In the 16th and 17th centuries, religious ivory statuettes sculpted in colonial Goa sported a unique amalgamation of European and ancient Indian symbolisms. Discover the history of this Indo-Portuguese iconography and its ties to local evangelism, slavery and colonial export.
18 Dec 2023
Amongst the earliest objects unearthed from Gandhara are carved stone dishes depicting guardian spirits, mythical creatures and scenes of merrymaking. Despite the carvings being rich in artistic and cultural information, they reveal little about the functions of these objects. Learn more about these enigmatic artefacts, and the material history of ancient Gandhara.
04 Dec 2023
Since nearly the twelfth century, painters, called ‘patuas’, lived around the Jagannatha Temple at Puri in Odisha, painting tales from Hindu and Islamic religious mythologies, and local legends onto cloth scrolls. Discover how the rituals and festivals of the temple, and its principal deities — Jagannatha, Balabhadra, and Subhadra — inspire these paintings.
20 Nov 2023
Created by western India’s nomadic Vaghri community, mata ni pachedi is a tradition of cloth painting dating back 300 years. Originally meant as canopies for shrines and as objects of ritual worship, these textiles depict a pantheon of local goddesses surrounded by regional motifs. Read on to understand how printing, painting and cloth come together in religious consumerism.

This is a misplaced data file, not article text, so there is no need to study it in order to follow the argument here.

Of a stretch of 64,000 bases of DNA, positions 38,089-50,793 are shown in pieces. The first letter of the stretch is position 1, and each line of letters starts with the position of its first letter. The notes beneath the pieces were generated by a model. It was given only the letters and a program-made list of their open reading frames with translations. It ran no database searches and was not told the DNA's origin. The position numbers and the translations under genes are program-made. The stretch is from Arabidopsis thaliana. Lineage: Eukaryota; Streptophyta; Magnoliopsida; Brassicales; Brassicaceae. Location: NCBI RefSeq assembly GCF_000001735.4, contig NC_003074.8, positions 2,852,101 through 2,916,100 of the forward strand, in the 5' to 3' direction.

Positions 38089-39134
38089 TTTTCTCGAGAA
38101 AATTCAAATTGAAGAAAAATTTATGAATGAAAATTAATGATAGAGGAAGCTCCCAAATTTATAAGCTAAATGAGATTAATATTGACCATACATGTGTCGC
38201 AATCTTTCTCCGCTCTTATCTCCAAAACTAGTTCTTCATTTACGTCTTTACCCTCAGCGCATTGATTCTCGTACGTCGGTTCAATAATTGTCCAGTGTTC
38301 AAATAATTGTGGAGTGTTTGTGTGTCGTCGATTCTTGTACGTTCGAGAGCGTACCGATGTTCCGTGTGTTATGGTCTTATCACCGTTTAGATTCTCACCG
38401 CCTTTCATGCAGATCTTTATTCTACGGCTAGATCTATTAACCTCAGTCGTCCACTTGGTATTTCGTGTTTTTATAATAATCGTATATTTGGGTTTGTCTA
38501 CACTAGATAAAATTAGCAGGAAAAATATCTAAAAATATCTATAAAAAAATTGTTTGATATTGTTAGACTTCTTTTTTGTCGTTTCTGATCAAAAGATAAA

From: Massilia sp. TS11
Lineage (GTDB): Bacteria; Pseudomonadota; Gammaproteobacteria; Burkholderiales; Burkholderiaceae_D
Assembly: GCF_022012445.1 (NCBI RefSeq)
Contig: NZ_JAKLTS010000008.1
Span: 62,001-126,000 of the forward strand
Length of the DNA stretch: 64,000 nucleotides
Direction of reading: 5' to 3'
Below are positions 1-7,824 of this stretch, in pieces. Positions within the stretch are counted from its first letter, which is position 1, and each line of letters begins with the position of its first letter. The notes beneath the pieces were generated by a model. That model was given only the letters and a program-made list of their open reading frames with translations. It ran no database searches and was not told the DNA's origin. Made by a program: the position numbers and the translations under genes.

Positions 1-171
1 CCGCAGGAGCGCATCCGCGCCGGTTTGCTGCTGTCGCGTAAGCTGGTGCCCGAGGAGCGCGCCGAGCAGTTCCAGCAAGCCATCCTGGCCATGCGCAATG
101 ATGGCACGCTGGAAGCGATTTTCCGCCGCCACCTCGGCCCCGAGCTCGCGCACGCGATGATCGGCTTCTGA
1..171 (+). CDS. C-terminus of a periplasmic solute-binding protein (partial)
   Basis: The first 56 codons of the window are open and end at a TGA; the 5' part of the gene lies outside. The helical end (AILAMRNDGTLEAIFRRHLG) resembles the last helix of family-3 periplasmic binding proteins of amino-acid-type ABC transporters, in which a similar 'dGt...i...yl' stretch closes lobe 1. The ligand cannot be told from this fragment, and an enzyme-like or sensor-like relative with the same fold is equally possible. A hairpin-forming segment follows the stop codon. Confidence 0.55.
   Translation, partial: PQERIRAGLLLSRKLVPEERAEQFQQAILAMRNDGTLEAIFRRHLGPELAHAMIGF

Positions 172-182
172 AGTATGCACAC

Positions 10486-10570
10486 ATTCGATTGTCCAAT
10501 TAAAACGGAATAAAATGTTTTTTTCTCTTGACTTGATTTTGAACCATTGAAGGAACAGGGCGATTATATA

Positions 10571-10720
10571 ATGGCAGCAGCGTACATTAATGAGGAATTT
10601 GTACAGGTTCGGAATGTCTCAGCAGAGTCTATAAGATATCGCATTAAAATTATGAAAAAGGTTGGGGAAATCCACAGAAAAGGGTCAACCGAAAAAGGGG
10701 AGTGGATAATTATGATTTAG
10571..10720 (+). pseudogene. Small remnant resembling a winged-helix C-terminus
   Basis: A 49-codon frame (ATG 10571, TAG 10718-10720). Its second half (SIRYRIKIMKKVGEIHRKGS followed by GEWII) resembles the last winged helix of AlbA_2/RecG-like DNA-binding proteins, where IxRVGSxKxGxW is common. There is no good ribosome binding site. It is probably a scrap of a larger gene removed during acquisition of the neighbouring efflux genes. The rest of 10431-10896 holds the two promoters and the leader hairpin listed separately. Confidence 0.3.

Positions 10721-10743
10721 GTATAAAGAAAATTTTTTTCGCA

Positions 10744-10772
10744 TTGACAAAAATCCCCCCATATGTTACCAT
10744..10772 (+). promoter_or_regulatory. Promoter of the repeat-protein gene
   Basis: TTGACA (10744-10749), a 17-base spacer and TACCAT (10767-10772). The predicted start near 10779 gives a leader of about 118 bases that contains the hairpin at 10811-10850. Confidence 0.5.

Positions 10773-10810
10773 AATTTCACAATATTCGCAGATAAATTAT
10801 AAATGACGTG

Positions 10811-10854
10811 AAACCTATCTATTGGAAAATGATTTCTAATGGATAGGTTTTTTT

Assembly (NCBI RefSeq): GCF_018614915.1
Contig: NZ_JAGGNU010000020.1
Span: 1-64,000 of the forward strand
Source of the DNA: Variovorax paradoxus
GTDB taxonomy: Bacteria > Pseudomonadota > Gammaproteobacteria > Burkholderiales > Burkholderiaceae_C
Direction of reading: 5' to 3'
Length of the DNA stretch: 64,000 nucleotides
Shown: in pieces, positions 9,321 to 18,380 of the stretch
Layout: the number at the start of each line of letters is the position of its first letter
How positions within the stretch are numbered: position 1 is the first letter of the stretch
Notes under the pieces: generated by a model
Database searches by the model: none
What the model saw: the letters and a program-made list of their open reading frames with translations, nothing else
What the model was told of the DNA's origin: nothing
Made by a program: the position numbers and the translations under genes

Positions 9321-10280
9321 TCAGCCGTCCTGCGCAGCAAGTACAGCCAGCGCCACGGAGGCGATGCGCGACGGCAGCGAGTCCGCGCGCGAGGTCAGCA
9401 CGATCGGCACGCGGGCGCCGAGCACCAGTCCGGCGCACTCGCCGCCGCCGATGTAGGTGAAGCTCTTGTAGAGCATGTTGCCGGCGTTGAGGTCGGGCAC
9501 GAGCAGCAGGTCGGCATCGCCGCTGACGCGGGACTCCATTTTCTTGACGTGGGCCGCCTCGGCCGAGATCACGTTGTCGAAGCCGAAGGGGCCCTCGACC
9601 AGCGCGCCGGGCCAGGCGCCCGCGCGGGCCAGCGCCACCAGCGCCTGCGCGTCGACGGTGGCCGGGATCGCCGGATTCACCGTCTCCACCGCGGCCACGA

06 Nov 2023
Since the 3rd century CE, master puppeteers of southern India have brought the epics of the subcontinent to life through Tholu Bommalata, a form of shadow puppetry performed with elaborate, life-sized leather puppets. Come discover this intricate musical theatre tradition that has been passed down from generation to generation and continues to thrive to this day.
20 Oct 2023
The Cholamandal Artists' Village was established in 1966 to encourage self-sufficiency, community living and the creation of a South Indian visual identity. Since then, it has undergone a transformative journey. Discover its history and achievements.
09 Oct 2023
Between the seventh and ninth centuries, south peninsular India experienced a cultural renaissance, resulting from the extensive patronage of a powerful dynasty, the Pallavas. Discover their unique contributions to the arts and literature of the time, which led to the creation of a new, Dravidian idiom of temple architecture in South Asia.
24 Sep 2023